Before his assassination on February 12, 1949, I had the opportunity to interview Hassan El-Banna for the Egyptian Gazette, an English-language daily newspaper where I worked as a journalist. The supreme leader of the Muslim Brotherhood had led the campaign against the creation of a Jewish state and provoked in me a feeling of indescribable anxiety.

Stocky and wearing a loose red tunic for the occasion rather than a suit, his face framed by a messy black necklace of a beard, he received his guest with a clerical smoothness, staring at him with a piercing gaze. He was clearly trying to seduce his interlocutor using a playful sort of cunning as well as flowery language and well-structured analyses supported with a host of quotes and apparently inexhaustible anecdotes. He seemed indifferent to the fact that I was Jewish.

A brilliant and passionate orator, his demagoguery, with its prophetic overtones, made large crowds go wild with enthusiasm. He believed that only Islam could cure the ills that the people suffered from. His main targets were, aside from Zionism, British colonialism, the “moral turpitude” of Westerners, “infidels” who held all the economic power along with the wealthy, who he denounced for their selfishness and greed. He unforgivingly condemned socialism and communism as foreign doctrines that were incompatible with the message of the Prophet. He attracted admirers and supporters thanks to the many networks he controlled around the country and the social, athletic and charitable associations, as well as the free clinics and schools that he had built—thus overcoming the failures of the state while at the same time using them as a cover for plots and terrorist operations.  Two years after our interview, government agents killed El-Banna as revenge for the assassination of Prime Minister Mahmoud Fahmy Nokrashy Pasha by a member of the Muslim Brotherhood.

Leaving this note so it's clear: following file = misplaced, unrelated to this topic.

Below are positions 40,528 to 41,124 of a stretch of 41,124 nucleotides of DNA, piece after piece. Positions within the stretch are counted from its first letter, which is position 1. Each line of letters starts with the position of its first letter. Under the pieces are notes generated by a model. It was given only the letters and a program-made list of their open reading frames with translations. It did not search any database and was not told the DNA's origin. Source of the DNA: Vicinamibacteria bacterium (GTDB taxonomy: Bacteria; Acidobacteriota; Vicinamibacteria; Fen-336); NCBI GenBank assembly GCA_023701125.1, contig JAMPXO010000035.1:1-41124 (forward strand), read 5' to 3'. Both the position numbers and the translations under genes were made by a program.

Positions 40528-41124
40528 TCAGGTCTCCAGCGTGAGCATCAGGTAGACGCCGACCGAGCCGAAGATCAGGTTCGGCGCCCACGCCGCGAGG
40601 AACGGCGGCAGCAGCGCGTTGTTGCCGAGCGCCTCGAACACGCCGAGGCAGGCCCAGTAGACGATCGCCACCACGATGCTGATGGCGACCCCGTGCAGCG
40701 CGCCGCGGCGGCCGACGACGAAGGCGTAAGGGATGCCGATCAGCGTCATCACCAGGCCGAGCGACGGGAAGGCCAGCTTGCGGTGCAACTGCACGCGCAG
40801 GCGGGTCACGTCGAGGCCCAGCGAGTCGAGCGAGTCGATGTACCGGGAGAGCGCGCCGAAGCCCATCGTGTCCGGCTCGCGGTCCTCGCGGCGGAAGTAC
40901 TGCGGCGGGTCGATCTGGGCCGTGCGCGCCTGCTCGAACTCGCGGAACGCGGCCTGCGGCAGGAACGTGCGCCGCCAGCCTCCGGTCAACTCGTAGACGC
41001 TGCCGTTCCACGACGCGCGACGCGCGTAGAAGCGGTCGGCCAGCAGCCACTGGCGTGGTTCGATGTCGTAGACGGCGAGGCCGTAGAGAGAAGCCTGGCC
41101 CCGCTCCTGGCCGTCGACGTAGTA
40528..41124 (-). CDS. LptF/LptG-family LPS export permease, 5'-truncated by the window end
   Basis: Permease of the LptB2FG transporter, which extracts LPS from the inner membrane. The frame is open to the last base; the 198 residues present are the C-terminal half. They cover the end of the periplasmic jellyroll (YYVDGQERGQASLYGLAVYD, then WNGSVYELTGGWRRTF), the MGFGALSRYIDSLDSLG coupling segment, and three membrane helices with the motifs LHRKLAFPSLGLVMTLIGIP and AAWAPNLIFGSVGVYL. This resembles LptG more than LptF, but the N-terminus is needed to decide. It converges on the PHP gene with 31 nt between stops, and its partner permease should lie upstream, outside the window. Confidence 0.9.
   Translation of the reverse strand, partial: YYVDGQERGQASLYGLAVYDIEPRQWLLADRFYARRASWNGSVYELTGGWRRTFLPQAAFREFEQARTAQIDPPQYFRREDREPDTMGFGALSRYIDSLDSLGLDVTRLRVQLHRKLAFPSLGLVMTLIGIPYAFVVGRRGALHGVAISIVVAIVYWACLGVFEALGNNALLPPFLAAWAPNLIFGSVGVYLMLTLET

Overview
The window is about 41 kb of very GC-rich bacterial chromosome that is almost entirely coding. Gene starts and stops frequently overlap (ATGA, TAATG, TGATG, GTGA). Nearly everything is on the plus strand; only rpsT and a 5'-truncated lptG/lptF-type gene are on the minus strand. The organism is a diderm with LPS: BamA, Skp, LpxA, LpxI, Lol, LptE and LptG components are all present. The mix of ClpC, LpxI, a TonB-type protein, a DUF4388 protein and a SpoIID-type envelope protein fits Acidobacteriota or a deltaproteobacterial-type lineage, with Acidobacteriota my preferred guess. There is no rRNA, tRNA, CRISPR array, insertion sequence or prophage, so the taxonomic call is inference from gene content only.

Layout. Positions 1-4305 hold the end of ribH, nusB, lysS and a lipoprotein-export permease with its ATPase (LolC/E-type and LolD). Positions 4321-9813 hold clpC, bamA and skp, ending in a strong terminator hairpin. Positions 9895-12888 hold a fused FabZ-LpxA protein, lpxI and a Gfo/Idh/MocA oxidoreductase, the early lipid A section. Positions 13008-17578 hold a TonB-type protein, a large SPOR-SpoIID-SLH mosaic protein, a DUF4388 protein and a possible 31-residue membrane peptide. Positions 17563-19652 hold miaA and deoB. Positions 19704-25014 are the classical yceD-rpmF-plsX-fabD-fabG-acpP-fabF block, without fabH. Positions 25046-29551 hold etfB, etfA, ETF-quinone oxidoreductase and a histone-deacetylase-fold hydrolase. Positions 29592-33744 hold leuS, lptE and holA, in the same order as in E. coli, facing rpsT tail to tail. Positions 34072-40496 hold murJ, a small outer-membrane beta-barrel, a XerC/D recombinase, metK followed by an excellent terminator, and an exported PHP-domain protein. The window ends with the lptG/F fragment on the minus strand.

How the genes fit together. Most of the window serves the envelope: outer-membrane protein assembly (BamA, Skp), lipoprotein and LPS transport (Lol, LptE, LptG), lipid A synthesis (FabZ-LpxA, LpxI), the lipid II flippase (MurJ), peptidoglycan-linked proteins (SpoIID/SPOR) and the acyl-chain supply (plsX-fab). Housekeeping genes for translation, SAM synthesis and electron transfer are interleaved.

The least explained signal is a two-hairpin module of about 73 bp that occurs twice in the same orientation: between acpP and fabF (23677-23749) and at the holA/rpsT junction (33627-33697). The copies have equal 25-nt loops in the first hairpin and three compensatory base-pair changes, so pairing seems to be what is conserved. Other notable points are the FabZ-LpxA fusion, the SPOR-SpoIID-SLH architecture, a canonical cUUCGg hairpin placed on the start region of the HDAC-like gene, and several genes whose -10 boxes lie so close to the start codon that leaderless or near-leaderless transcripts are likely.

In the years that followed the second World War, the national movement’s priority wasn’t the fight against Zionism, but rather resistance to British occupation, against which activists from the leftist Wafd party, along with Communists, organized public meetings, sit-ins and protests.

I participated in one of them in February 1946, the largest ever organized by the National Committee of Workers and Students. It led to a bloodbath. Faced with a sea of tightly packed and boisterous protesters rushing onto the Ismailia Square (which became Tahrir Square after the Nasserist Revolution) where the British military barracks were, security forces opened fire on the crowd, killing some twenty people and wounded hundreds more. A bullet ended the life of a young student marching beside me. The scene of this massacre would burn itself into my memory. The prime minister, Ismail Sedki Pasha, who also happened to be a major figure in the business world, had dozens of Wafdist and communist figures arrested and banned from the clubs and publications they led. However, the event gave powerful momentum to the national movement, which, six years later, brought about the fall of the monarchy— a prelude to the evacuation of the British bases in the Suez Canal Zone.

Zionists and Communists

The political climate further deteriorated beginning in November 1947 when the United Nations General Assembly decreed the partition of Palestine into two states—one Jewish, the other Palestinian Arab. The decision would cause a surge in anger and mark the beginning of a Judeophobic campaign. The press, which until then had exercised restraint, began attacking Jews, accusing them of being both “Zionists” and “communists.” The creation of the State of Israel signaled the divorce between Jews and their compatriots around the Arab world. Zionist officials saw it as confirmation of their argument that non-Muslim minorities had no future in Islamic countries. Emigration to Israel surged once again. And yet my family like many others decided not to leave the country, still holding out hope for a return to normal.